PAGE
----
Methods: We analyzed the relationships of the ruminal microorganism profile and metabolites between healthy and mastitis lactating dairy cows. The roles of bacterial biomarker were further verified by in vitro fermentation and cow-to-mouse fecal microbiota transplantation (FMT).

Results: Two species, Ruminococcus flavefaciens and Bifidobacterium longum subsp. longum, and six rumen metabolites were positively correlated with healthy cows by Spearman’s correlation analysis. Through in vitro ruminal fermentation, inoculating R. flavefaciens and B. longum subsp. longum showed the upregulation of the levels of putrescine, xanthurenic acid, and pyridoxal in the mastitis ruminal fluid, which confirmed the inter-relationships between these microbiota and metabolites associated with healthy cows. Further, we verified the role of R. flavefaciens and B. longum subsp. longum in promoting health by FMT. The administration of R. flavefaciens and B. longum subsp. longum reduced the death rate and recovered the bodyweight loss of germ-free mice caused by FMT mastitis feces.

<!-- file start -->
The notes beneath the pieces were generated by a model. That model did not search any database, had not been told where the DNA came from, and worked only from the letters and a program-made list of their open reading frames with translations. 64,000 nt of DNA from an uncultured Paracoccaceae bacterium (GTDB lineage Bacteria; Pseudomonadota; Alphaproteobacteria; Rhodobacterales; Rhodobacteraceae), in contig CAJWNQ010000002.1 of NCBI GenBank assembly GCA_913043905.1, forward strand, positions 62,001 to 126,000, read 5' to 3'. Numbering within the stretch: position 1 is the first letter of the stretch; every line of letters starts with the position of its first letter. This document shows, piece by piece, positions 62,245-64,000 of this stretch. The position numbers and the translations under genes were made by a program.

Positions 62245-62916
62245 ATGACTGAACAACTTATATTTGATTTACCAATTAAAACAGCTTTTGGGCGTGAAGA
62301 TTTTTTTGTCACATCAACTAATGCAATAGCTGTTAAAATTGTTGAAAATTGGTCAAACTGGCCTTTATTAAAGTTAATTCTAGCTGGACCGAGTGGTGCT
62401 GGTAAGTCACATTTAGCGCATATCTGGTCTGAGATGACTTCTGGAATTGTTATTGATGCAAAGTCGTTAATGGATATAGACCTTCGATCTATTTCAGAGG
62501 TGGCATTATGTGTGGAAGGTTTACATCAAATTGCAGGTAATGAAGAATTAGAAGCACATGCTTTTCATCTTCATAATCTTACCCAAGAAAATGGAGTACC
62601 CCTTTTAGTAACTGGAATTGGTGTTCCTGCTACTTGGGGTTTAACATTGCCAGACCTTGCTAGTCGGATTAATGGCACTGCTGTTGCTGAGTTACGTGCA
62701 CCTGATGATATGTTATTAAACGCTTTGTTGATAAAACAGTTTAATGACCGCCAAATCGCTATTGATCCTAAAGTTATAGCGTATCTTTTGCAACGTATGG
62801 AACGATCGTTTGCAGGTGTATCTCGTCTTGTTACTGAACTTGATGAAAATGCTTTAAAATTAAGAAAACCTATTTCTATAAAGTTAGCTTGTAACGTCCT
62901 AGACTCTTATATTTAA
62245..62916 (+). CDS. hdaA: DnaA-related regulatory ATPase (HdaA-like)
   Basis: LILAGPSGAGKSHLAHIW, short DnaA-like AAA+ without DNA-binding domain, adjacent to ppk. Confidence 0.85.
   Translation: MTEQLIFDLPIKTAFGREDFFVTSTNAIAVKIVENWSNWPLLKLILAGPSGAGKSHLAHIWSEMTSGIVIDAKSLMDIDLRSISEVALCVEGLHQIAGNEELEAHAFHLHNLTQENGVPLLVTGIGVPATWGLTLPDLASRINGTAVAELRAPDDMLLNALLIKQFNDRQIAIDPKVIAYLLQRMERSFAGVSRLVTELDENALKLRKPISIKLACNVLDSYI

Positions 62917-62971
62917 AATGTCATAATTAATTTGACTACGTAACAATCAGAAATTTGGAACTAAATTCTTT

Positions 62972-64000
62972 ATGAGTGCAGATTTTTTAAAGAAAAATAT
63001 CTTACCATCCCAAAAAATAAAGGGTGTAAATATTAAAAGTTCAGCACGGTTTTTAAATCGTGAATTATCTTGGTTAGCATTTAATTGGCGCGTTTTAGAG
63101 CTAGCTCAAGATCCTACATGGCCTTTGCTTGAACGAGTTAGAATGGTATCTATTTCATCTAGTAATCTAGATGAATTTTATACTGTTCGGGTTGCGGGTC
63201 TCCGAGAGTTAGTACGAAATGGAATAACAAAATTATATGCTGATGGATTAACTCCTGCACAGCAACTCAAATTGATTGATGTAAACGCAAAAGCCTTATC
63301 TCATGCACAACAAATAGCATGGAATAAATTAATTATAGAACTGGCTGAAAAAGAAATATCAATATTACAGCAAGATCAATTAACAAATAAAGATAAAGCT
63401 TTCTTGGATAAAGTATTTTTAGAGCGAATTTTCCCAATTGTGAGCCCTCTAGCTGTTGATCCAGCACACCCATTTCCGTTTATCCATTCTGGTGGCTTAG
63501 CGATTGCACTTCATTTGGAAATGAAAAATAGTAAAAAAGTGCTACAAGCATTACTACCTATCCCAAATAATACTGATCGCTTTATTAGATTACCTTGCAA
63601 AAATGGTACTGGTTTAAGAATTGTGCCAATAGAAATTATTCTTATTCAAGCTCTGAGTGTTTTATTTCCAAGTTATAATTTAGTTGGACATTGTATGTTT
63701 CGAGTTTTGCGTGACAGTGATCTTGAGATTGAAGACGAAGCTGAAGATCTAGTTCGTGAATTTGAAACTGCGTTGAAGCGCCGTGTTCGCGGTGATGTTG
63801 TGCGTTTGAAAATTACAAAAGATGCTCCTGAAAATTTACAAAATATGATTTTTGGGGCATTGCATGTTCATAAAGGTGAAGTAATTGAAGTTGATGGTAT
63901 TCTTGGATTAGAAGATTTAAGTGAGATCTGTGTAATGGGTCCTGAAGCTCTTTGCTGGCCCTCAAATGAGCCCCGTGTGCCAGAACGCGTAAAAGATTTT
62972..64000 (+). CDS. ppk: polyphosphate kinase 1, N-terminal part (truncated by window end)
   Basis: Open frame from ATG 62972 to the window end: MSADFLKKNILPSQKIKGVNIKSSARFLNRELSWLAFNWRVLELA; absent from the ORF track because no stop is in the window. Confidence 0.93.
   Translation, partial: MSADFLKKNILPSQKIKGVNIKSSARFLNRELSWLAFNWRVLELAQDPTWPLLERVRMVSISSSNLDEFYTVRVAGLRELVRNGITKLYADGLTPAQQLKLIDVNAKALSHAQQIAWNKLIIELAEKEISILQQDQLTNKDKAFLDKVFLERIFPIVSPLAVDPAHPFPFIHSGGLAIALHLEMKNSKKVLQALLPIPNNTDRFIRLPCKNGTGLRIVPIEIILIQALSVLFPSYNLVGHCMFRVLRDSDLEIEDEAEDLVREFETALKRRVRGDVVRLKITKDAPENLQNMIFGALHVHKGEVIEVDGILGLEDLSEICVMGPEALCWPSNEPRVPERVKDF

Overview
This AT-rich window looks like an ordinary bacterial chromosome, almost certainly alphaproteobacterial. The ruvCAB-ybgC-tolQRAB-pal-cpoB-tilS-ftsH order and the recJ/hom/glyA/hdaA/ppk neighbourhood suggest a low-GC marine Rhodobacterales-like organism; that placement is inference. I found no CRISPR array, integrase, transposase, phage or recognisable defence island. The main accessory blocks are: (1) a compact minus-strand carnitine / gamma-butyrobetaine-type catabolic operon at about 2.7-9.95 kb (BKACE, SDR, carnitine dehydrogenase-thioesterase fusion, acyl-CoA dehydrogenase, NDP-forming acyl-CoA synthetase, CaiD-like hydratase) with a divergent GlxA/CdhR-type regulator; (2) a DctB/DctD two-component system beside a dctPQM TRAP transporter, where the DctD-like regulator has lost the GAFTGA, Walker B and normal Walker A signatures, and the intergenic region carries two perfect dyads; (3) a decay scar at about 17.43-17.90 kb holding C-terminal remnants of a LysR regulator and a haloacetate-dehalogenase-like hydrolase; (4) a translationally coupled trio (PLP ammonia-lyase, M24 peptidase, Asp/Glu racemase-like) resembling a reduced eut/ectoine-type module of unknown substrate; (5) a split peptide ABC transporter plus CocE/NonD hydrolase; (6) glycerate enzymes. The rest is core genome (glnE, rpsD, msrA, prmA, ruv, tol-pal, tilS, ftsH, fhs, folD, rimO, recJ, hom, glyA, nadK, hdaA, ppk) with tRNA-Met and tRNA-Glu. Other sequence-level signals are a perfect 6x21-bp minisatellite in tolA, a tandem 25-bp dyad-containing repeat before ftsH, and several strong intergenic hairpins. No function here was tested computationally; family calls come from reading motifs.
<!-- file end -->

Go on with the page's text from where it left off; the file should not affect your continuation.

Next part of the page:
Discussion: We provided evidence that the bacterial biomarkers alter downstream metabolites. This could indirectly indicate that the two bacterial biomarkers have the potential to be used as next-generation probiotics for dairy cattle, although it needs more evidence to support our hypothesis. Two species, R. flavefaciens and B. longum subsp. longum, with three metabolites, putrescine, xanthurenic acid, and pyridoxal, identified in the ruminal fluid, may point to a new health-promoting and disease-preventing approach for dairy cattle.